It reminds me of a passage, where the apostle Paul addresses the believers in Ephesus, saying

Therefore remember that at one time you Gentiles in the flesh… remember that you were at that time separated from Christ… having no hope and without God in the world. But now in Christ Jesus you who once were far off have been brought near by the blood of Christ. For he himself is our peace, who has made us both one and has broken down in his flesh the dividing wall of hostility…that he might create in himself one new man in place of the two, so making peace, and might reconcile us both to God in one body through the cross, thereby killing the hostility. And he came and preached peace to you who were far off and peace to those who were near. For through him we both have access in one Spirit to the Father. So then you are no longer strangers and aliens, but you are fellow citizens with the saints and members of the household of God (Ephesians 2:11-22)

In this passage, Paul addresses the fact that Jews and Gentiles (non-Jews) were once full of animosity towards one another for their different ethnicities and spiritual backgrounds. To many Jews, they were the “insiders,” priding themselves on their spiritual history while looking down on the Gentiles, who were the “outsiders,” ethnically “tainted” and spiritually heretical.

But Christ reached out to both of them, both to the Jews who were “near” and had grown up knowing the stories and laws of God, and to the Gentiles that were “far,” who had not. All, regardless whether they were Jew or Gentile, were alienated from God. Rich spiritual background or not, they all needed Christ, and Christ, though He didn’t need them, wanted them all. Jesus Christ wanted to reconcile all peoples to Himself, and as the Bible says, adopt them as His own, so much so the died for them. In Him, there no Jew versus Gentile. In Him, there is no American Christian versus nonbeliever non-American refugee. Rather, He died for them all simply because He loves all.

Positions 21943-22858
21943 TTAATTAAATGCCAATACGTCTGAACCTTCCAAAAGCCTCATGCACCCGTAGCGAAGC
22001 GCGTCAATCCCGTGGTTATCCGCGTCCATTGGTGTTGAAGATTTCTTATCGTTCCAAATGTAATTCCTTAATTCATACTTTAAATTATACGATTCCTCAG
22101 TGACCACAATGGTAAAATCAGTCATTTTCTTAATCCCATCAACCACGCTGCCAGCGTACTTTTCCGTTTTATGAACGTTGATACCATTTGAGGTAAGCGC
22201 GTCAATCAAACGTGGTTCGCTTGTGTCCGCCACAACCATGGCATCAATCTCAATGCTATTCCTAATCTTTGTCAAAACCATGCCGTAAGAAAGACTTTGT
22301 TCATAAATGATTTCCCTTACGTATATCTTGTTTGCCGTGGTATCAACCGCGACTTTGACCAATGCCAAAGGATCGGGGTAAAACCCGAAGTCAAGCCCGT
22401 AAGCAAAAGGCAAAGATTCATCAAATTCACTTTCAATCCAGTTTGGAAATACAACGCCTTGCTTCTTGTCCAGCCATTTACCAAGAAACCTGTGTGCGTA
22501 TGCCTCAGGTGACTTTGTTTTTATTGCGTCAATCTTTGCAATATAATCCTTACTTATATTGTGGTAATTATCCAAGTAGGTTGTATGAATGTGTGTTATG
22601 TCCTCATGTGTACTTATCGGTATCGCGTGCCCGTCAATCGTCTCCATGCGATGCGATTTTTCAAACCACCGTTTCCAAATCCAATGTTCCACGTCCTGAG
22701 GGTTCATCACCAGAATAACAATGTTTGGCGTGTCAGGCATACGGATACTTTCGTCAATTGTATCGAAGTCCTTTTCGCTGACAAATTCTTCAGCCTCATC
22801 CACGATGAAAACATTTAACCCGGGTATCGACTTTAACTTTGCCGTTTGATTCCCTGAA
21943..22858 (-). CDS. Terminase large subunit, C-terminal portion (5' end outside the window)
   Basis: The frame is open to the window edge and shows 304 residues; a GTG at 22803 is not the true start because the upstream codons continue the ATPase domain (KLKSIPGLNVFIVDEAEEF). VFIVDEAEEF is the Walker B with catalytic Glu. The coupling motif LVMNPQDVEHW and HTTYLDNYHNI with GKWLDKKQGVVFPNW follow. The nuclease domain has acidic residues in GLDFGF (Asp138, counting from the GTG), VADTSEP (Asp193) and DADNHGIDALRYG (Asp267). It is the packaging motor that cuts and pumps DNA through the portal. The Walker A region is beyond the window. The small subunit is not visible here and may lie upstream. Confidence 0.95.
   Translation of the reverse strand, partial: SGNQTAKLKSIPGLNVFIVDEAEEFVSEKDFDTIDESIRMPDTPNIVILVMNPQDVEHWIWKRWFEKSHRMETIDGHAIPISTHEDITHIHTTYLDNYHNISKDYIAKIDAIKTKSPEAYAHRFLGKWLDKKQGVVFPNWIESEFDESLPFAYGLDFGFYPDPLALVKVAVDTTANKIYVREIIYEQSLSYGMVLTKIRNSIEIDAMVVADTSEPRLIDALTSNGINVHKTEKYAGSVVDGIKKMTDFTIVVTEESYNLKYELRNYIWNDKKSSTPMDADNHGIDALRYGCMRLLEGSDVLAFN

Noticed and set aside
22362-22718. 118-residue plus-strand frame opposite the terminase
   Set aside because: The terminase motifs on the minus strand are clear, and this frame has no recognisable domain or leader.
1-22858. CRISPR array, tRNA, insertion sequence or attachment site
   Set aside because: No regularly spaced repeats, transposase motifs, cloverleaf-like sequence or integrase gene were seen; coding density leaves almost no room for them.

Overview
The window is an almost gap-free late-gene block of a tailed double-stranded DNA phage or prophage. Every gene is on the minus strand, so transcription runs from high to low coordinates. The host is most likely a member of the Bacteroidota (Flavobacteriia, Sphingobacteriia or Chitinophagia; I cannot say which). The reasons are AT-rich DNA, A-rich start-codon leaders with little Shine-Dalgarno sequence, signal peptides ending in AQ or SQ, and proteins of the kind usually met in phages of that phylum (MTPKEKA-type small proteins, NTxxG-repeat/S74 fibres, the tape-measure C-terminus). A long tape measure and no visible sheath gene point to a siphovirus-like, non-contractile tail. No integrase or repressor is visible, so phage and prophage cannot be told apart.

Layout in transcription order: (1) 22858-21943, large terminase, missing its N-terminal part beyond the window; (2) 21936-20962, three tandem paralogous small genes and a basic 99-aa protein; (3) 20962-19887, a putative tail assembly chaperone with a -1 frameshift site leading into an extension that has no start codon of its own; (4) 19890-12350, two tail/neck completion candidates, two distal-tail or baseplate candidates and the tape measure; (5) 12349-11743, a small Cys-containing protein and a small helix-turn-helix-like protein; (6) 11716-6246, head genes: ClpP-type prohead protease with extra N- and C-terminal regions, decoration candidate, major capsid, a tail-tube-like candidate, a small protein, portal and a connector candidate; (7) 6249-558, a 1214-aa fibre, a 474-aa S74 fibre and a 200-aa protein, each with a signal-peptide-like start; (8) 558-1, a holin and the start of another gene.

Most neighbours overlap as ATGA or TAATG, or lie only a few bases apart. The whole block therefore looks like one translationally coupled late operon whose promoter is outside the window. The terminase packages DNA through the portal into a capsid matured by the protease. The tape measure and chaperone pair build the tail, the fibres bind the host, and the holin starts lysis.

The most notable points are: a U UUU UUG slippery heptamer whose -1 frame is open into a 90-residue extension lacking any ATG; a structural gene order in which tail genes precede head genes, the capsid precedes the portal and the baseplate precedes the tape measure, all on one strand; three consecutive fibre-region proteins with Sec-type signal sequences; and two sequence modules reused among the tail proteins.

All this is from God, who through Christ reconciled us to himself and gave us the ministry of reconciliation; that is, in Christ, God was reconciling the world to himself, not counting their trespasses against them, and entrusting to us the message of reconciliation For our sake he made him to be sin who knew no sin, so that in him we might become the righteousness of God. (2 Corinthians 5:18-21)

Honestly, Christian-bumper-sticker Americans, if you are going to label yourself with the name of Christ, please first stop and think about what the name of your Messiah, “Jesus Christ,” means.* Reevaluate your opinions and treatment towards refugees, and actually discern whether or not they are actually Christlike. Ask the question that you put on all your stupid bracelets and book covers, but apparently don’t ask yourself: what would Jesus do?

Also, please actually read your Bible while you are at it, so that you can actually answer that question correctly. The world will thank you for that.

*Jesus means “deliverance” and “God saves.” Unfortunately, it does not actually mean “God hates,” and “I want my self-centered supremacist way.”